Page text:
The foundations having thus been laid down unintentionally if not unconsciously, there was no real choice but to continue to build on them for the rest of my life. A year at Tehran medical school convinced me that not only was I not made for a medical career, but, much closer to home, it would be virtually impossible to continue and enhance my wider intellectual interests, which were almost part of me, if in addition I tried to build up a successful career in medicine.  I was eighteen when I left medicine and home for England to read humanities and social sciences, many of which at the time were not as developed in Iran as an enthusiast would have desired them to be.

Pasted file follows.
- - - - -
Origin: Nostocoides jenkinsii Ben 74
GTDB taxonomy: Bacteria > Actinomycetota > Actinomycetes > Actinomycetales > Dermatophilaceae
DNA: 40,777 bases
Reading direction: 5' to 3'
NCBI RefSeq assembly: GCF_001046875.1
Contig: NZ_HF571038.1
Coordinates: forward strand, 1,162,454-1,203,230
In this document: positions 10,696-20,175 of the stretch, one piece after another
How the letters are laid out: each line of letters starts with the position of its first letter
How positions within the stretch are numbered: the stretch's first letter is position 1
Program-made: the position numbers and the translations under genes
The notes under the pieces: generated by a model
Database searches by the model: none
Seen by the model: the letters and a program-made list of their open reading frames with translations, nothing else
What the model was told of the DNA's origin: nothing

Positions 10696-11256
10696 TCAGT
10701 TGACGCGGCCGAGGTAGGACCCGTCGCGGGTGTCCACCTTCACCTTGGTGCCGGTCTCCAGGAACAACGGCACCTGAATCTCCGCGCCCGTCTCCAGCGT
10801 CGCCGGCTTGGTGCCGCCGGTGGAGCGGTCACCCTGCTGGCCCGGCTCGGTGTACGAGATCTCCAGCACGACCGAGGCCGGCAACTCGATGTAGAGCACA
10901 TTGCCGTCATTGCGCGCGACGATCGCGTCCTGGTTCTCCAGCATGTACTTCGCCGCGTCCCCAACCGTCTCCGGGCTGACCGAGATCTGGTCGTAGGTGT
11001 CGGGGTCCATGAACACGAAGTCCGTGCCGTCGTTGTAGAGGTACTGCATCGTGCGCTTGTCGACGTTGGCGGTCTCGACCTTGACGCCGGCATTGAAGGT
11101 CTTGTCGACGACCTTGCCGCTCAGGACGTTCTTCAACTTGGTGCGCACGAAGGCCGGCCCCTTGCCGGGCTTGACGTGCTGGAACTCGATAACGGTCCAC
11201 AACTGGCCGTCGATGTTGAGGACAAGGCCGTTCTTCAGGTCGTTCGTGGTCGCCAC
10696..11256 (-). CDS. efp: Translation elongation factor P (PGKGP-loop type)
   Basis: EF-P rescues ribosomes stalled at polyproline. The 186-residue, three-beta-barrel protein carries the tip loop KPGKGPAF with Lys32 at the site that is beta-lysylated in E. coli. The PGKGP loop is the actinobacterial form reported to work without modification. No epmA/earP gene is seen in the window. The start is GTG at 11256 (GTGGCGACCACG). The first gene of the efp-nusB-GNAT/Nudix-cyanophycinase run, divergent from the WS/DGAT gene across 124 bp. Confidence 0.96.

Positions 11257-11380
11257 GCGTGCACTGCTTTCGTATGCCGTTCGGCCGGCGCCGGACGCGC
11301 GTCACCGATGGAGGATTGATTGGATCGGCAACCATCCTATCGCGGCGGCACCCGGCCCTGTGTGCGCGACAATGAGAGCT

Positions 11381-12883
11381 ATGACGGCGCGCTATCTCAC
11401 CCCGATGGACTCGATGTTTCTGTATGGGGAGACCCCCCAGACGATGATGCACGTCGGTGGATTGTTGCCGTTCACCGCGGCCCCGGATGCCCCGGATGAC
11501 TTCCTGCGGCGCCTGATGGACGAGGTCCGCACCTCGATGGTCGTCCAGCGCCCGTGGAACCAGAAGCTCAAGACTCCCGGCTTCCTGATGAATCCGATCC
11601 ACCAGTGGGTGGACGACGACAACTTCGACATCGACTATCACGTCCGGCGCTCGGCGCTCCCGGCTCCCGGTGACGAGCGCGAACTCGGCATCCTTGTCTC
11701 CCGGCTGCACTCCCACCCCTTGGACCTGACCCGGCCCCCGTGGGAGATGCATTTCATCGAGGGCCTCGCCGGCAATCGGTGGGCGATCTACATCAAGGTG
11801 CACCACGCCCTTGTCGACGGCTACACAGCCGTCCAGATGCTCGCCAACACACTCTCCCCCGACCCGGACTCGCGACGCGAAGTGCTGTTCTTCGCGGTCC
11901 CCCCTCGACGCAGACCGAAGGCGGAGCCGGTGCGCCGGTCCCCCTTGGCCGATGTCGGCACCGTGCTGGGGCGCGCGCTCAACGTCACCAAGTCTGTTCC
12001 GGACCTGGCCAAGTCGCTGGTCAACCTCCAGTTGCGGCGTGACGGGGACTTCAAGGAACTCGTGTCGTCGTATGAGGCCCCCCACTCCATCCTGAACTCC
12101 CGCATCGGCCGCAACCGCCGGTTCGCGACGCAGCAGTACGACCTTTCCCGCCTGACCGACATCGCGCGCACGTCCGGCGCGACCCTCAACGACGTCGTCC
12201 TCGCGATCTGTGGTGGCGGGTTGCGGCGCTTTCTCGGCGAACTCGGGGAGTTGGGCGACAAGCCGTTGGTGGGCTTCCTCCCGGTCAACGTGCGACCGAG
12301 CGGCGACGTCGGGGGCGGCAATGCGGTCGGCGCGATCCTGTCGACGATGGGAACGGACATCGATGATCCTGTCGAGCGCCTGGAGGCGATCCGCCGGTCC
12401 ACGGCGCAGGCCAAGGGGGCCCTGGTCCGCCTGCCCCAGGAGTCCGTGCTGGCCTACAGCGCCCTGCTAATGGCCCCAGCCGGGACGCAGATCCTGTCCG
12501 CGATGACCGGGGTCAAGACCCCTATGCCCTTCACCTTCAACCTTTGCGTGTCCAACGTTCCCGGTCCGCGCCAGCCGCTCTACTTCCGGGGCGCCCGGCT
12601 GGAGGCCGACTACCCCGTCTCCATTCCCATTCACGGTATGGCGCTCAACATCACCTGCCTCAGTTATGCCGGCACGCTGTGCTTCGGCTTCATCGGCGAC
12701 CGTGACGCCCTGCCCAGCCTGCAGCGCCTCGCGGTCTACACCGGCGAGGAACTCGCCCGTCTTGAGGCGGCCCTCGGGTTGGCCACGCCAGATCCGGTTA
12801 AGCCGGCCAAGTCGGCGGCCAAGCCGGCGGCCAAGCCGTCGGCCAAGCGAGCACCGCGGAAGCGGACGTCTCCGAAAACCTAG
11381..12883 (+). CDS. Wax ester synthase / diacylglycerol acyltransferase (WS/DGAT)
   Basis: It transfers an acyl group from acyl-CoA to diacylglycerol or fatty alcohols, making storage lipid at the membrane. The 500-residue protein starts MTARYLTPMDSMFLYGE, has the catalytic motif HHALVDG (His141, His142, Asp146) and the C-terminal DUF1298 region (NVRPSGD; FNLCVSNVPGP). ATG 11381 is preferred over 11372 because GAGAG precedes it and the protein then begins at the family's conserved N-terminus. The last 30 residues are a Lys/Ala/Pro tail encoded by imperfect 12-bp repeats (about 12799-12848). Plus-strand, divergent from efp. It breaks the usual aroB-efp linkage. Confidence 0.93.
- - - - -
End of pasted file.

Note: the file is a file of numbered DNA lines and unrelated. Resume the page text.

I knew much less about economics than I did of my other subjects of interest. Hence there was a pull; a curiosity which I felt had to be satisfied. I felt I could not quite tell the rights and wrongs of economic systems, economic arguments, economic policy and so on and so forth, especially given the prevailing environment of cold war ideologies in both developed and underdeveloped world in the 1960s. Besides, I believed with some exaggeration that, outside of literature, I could not fully mature in my other subjects unless I knew economics.  Finally, I believed that I could teach myself those subjects as I had up till then, but, being a difficult as well as technical subject, economics required formal training. So it was economics, although I carried my other interests along with it. It required very hard work but I have not been one who has ever complained about working hard.